ERIC Number: ED121053
Record Type: Non-Journal
Publication Date: 1974
Reference Count: N/A
What You Sound Like to an Arkansawyer.
Underwood, Gary N.
This paper reports on the Arkansas Language Survey, which had two purposes: (1) to explore the idea advanced by Labov that Americans generally have negative attitudes about their language, and to see to what extent this applies to Arkansawyers; and (2) to determine how Arkansawyers judge the way other Americans speak English. The twenty-four white adult subjects, chosen randomly among natives of the Arkansas Ozarks region, ranged in age from 29 to 74 years. There were 16 females and 8 males. They were asked to rate each of 10 speakers, heard on a recording, on speech and personality. The ten speech areas included on the tape were: eastern Massachusetts; Charleston, South Carolina; central Kentucky; New York City; Little Rock, Arkansas; Chicago; northeast Arkansas; Alabama; Ozark Arkansas; and Philadelphia. The results showed that the subjects perceived their own Ozark speech as having the most favorable traits. The closely related dialect of northeast Arkansas was the second preference, followed by Coastal Southern English of Alabama. Southern English was seen as more favorable than Northern speech, which in turn was preferred over Black English. Finally, the subjects did not exhibit the linguistic self-hatred postulated by Labov. (CLK)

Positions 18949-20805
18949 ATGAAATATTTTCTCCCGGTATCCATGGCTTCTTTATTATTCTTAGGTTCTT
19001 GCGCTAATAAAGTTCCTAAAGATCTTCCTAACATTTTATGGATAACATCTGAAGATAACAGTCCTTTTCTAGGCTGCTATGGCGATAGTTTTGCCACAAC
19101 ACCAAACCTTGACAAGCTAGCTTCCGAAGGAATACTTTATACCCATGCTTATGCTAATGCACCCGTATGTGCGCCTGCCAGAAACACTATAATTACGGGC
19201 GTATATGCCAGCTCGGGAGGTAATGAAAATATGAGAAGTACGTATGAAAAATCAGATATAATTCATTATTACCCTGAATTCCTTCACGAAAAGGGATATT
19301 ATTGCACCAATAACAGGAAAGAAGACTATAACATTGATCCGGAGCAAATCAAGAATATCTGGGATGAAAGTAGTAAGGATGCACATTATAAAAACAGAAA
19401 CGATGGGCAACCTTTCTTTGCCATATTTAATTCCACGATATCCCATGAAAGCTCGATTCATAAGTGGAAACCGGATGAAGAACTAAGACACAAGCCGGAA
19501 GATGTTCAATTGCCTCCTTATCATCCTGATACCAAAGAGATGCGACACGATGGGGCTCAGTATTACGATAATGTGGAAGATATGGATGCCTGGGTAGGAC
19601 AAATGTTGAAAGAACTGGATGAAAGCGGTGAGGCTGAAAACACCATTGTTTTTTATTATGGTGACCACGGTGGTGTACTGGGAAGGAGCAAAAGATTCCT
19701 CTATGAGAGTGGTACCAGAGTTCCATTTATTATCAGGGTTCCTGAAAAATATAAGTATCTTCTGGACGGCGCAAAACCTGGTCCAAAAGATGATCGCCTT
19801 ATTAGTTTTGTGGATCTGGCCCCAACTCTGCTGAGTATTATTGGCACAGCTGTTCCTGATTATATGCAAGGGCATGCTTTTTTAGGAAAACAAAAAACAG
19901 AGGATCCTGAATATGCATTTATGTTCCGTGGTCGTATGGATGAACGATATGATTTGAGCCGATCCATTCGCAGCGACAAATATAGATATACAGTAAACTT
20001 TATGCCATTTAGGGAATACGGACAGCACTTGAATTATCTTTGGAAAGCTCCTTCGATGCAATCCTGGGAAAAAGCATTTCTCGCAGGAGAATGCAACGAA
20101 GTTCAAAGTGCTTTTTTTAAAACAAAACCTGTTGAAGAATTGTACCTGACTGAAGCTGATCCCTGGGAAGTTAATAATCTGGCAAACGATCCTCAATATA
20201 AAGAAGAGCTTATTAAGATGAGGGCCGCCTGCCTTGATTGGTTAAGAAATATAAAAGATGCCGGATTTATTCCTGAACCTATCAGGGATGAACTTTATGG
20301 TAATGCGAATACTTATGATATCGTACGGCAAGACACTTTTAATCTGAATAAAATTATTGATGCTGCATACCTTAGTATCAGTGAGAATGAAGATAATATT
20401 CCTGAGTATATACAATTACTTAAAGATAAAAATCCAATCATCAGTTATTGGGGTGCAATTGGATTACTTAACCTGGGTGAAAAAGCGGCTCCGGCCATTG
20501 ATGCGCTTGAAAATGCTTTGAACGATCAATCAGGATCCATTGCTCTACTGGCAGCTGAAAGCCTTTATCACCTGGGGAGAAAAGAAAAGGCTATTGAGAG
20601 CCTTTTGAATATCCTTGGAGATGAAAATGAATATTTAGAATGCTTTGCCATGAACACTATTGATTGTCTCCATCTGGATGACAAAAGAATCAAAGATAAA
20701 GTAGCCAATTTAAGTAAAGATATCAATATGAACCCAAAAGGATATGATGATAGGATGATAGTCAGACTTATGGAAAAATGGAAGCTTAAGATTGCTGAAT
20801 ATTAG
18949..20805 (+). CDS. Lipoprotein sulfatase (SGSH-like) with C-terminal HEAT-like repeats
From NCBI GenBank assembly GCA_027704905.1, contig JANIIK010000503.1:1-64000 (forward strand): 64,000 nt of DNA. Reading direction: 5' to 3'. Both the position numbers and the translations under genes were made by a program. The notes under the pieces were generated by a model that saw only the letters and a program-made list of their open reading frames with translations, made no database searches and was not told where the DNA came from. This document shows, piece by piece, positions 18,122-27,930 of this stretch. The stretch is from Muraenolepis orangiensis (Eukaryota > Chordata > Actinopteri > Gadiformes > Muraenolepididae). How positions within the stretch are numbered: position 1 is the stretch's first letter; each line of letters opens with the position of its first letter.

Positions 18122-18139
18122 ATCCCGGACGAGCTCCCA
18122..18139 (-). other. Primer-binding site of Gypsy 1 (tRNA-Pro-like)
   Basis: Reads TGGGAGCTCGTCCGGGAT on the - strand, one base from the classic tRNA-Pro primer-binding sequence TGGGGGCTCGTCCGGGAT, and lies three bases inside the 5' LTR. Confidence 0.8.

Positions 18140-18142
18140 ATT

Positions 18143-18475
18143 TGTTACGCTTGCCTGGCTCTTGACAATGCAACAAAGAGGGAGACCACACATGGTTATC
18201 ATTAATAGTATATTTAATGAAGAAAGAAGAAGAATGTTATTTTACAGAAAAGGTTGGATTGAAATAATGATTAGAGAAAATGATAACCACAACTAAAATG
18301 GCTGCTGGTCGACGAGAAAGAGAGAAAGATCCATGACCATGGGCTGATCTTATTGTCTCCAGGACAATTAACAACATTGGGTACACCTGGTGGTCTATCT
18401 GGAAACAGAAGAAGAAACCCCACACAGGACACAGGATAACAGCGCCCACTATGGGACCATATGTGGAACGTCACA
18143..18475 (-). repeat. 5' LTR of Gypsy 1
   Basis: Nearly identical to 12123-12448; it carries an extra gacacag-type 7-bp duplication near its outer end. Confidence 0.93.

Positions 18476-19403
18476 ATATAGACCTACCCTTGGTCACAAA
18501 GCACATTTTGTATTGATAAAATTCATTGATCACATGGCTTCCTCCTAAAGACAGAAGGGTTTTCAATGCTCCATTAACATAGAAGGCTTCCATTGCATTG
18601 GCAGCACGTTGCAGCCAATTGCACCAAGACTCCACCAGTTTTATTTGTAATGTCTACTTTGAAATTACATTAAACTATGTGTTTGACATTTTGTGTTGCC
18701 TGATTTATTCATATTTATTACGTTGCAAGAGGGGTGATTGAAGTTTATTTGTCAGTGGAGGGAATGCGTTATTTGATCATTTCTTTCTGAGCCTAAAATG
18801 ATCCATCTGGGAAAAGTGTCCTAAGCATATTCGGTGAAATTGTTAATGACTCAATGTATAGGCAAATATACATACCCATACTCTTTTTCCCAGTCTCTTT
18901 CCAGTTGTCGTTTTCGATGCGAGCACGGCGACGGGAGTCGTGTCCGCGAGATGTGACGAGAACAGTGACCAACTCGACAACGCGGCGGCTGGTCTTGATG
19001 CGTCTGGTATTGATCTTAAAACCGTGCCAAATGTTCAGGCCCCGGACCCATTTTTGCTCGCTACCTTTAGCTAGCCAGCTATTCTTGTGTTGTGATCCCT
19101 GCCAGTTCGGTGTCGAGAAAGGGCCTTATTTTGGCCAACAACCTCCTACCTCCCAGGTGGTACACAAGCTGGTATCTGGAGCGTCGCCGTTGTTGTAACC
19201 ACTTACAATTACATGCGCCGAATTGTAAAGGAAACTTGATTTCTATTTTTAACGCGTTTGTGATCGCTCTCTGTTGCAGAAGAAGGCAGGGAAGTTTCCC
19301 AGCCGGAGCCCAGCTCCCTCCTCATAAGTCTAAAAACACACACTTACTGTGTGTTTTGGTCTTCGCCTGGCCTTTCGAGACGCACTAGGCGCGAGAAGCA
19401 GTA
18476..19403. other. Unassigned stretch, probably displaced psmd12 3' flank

Publication Type: Reports - Research
Education Level: N/A
Authoring Institution: N/A
Identifiers - Location: Arkansas